In 2005, Tavares Strachan journeyed to the Alaskan Arctic and worked with a skilled team to extract a single two-and-a-half-ton piece of ice from a frozen river. This ice block was shipped to the Bahamas (the artist’s birthplace) and exhibited there in hot summer weather, kept cold in a specially designed freezer powered by solar energy. The very same block of ice and cooling system are now on view here in Brooklyn.
The act of transporting refrigerated Arctic ice to his childhood home was in part a response to Strachan’s experience as a child, when he found the idea of landscapes of snow and ice almost impossible to comprehend. The work suggests the interdependency of two extremes, with the heat of the sun in a warm climate keeping an icy piece of the Arctic intact. At the same time, it alludes to a number of environmental and social issues, including the realities of climate change, our notion of what is valuable, and the immigrant’s experience of displacement. The path of the ice block—which went from the Bahamas to Miami and now to Brooklyn—parallels that of many new Americans of Caribbean origin.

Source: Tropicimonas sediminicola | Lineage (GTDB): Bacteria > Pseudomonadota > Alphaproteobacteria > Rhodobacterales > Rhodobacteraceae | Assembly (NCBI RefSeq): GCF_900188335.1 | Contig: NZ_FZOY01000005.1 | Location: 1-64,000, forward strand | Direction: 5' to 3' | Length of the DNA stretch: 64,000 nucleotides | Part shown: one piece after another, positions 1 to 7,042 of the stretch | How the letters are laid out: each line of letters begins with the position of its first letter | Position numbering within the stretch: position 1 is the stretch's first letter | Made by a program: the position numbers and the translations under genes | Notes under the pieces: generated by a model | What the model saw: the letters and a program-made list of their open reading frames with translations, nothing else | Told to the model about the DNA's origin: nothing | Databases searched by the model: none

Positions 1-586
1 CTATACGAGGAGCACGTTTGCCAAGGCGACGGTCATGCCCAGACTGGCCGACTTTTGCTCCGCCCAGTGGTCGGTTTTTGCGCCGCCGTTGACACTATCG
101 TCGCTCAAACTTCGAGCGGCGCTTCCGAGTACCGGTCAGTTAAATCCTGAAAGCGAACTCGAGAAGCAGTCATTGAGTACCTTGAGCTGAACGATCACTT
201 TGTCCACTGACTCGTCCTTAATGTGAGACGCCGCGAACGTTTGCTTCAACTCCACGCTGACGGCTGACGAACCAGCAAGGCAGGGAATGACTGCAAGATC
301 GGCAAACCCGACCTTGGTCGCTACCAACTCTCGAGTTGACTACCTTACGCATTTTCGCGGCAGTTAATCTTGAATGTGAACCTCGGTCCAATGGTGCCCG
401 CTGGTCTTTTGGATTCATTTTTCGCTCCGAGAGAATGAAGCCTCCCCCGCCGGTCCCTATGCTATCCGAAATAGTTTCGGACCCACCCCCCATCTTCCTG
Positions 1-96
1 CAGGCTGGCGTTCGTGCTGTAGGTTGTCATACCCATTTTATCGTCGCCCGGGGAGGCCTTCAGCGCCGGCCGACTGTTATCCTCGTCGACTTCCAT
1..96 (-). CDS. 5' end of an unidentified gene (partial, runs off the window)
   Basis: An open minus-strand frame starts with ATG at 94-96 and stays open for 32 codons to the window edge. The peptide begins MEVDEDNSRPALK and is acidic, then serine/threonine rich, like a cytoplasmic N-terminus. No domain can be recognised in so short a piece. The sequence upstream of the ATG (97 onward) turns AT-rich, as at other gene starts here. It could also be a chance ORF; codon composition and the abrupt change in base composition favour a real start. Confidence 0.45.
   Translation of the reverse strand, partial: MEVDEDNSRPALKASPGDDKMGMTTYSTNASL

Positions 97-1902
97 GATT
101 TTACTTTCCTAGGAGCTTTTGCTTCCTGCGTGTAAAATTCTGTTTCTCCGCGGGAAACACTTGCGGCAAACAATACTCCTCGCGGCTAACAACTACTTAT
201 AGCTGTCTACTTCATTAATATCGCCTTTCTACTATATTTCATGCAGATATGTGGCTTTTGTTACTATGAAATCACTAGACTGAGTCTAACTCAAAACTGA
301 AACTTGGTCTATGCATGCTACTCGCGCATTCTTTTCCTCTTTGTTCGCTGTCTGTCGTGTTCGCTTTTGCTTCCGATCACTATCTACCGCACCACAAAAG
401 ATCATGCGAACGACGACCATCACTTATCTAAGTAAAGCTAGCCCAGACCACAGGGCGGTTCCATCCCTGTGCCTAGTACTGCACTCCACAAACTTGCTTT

A small installation of photographs in the Martha A. and Robert S. Rubin Lobby accompanies this presentation.